Why would an organization that has spent years driving customers away from traditional brick and mortar facilities spend millions of dollars driving customers back into the branch storefront?
Citibank recently opened a new branch in the Union Square geography of Manhattan. The branch is well located on a busy corner in the heart of Union Square. A large selection of transportation, arteries, leading retailers, a large Green Market and a “hip reputation” all contribute to the high store traffic that any retailer in this physical location should experience.
So here is where I find the paradox.
Service providers are scrambling to embrace social media and use it to further drive brand activities (including sales). For years, banks have been directing customers outside of the traditional brick and mortar storefront and into telephone banking, online banking and most recently mobile banking. These activities were originally targeted to the “less profitable” customer. No more. Practically every activity that can be done on-line or through a Smartphone device has been simplified, de-mystified, made affordable and is now heavily promoted to every customer profile and segment.
Why would an organization that has spent years driving customers away from traditional brick and mortar facilities spend millions of dollars driving customers back into the branch?
Perhaps like the Apple stores, any opportunity to close the technology gap and to get customers using the technology more will eventually result in delivery channel optimization. It was fun too see the techniques that are being used in the new Citibank branch to drive branch traffic ….. And potentially technology use.
Accessibility: The corner site in bustling Union Square will drive foot traffic.
Appearance: Citibank partnered with the Apple store architects to design the new branch.
The open concept of the branch design is inviting and appealing to the eye. The signage is simple and bold. Something about it says: “come on in and take a peek.”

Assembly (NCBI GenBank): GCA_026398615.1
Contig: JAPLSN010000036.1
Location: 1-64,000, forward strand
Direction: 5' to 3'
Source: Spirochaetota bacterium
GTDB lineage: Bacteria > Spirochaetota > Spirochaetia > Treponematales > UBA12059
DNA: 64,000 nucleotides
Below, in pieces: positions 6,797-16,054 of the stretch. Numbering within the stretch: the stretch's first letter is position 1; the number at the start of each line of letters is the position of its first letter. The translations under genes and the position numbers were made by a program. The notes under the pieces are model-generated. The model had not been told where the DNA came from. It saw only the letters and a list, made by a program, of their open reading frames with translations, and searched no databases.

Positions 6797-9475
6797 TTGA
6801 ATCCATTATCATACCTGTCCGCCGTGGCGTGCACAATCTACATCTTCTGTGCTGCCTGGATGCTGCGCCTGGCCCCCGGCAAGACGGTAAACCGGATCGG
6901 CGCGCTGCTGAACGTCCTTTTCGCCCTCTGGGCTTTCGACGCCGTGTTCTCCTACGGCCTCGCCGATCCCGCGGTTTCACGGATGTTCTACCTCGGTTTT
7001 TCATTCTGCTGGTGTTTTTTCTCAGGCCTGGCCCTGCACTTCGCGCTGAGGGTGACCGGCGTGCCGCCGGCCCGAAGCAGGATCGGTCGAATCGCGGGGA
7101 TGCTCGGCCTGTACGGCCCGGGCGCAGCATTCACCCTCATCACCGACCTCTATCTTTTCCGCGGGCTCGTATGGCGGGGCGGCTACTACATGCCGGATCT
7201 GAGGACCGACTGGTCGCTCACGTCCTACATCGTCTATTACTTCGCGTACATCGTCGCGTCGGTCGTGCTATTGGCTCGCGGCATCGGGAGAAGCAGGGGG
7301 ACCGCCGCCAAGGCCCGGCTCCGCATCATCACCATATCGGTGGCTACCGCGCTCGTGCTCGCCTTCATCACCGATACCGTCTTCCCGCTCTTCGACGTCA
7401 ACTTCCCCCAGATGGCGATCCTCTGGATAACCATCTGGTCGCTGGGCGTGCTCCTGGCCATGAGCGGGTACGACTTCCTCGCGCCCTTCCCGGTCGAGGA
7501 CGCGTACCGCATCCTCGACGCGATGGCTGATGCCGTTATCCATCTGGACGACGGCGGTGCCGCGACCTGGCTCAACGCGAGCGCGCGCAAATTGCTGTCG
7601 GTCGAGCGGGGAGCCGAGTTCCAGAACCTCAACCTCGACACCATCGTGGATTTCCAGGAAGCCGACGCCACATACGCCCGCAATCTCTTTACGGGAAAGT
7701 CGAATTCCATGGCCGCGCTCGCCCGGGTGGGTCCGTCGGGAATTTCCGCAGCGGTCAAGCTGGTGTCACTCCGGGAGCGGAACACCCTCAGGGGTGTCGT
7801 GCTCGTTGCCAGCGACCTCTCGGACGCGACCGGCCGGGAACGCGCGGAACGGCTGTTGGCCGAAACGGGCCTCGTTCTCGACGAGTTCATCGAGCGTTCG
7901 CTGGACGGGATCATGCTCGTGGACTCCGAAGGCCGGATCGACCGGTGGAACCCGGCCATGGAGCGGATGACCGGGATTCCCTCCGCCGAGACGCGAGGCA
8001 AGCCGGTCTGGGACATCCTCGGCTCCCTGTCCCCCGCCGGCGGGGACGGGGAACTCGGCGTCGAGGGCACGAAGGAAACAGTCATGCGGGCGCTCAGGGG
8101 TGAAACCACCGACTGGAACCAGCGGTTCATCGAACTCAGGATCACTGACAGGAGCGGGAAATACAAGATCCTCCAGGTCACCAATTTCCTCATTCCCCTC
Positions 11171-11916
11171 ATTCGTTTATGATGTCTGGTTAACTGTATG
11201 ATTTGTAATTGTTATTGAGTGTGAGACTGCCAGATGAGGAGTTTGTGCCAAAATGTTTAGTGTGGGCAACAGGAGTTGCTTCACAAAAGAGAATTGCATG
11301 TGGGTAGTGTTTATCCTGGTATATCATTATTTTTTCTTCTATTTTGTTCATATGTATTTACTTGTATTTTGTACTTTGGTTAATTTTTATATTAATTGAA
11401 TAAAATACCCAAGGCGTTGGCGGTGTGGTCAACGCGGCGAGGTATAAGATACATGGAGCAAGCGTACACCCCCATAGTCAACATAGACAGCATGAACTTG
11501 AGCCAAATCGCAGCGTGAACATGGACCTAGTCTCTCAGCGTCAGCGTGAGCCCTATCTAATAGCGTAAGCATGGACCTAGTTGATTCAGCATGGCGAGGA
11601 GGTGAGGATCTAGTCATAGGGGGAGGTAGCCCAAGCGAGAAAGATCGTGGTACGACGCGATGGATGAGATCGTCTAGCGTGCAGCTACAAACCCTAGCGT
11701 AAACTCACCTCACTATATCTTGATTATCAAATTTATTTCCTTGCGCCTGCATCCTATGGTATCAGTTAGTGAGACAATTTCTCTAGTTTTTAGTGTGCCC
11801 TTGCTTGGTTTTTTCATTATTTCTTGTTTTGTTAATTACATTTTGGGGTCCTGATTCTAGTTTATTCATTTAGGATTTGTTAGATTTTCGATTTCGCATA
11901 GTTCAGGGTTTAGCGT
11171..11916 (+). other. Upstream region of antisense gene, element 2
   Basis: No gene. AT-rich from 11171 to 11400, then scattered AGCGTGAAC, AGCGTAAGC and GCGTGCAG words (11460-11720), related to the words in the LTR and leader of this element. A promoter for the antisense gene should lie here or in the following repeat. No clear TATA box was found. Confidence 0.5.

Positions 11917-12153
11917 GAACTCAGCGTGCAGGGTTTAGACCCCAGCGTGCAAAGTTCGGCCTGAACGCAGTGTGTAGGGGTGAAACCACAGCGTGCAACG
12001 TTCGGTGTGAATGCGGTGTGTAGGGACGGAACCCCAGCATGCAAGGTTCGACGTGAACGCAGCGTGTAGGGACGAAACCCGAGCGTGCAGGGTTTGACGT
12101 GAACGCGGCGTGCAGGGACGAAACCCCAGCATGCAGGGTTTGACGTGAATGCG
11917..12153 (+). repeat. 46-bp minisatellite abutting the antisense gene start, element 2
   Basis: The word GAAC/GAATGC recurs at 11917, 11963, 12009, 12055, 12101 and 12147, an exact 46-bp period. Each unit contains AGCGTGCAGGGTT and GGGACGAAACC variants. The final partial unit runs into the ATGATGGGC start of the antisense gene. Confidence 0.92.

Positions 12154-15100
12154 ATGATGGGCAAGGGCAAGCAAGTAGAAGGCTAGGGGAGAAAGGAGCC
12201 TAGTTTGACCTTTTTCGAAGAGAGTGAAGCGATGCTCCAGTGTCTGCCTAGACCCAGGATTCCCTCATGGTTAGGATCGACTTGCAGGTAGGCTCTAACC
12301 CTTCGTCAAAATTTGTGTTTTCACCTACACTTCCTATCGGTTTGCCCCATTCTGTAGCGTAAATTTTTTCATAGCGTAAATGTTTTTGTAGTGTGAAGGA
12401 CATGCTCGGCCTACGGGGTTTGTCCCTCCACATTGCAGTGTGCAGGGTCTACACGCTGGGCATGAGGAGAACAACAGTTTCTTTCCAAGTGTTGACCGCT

Awareness: Citibank delivered an integrated communications strategy to increase awareness and further drive traffic and interest to the new location.
Compelling: Once you are inside the branch, many new “toys” await your perusal:
- The branch boasts no paper. No colorful paper collateral is found on the walls of this retailer. Interactive media walls display real time rates and product benefits. Touch the media wall—it’s like a big tablet screen. Feels like the iPad; looks like the iPad on hormones.
- A media wall with a live chat screen ensures that you are never alone in the ATM vestibule—24/7. Hmmm, seems like most e-commerce sites offers me that same level of personal service. Okay, no need to fear the technology. A human is just behind the screen.
- Can’t find an envelope to deposit your checks or cash into the ATM. No worries—enhanced image ATMs capture every detail. This is “green” and it is safer — remember when the cardinal rule was “no ATM cash deposits—- you will never win the argument with the bank if there is a discrepancy “how much cash” was deposited in the ATM deposit envelope? No more.
Ease of Engagement: It is easy to do more than just take a peek….
- The interactive media walls are large and they are installed at various heights. Adds a bit of fun and exercise to the experience.
- Of course, if you prefer to speak to someone, staff is available to triage you to the right area. And, yes, it appeared that there were many areas for private customer meetings if such was of interest.
- The wi-fi offering and comfortable seating area accommodates weary customers who are invited to sit down and relax at their friendly branch. (No, they do not serve Starbucks coffee)
- And, a long counter filled with laptops seduces you to play games with very attractive prize options…… Just provide your contact information so that the bank marketing department can get back to you with more news, more games and more opportunities to feel comfortable with the Citibank brand.
Citibank will have many opportunities to measure the customer response to this new branch design and customer service experience.
Good Luck to Citi on this new venture.
In the mid 1980s, I was involved in the approved business case that developed a branch in the Carnegie Hill section of Manhattan; at the time, a capital investment of that magnitude in that neighborhood was built with a “pioneering” attitude. However the design of the branch which included a pneumatic tube system for accepting customer deposits was leading edge. Customers could sit with an account officer and no-one had to leave their seat to complete the deposit or the withdrawal transaction. Amazing.
The business case for the new Union Square Citibank branch had to be a lot of work and a lot of fun to develop. A lot of fun!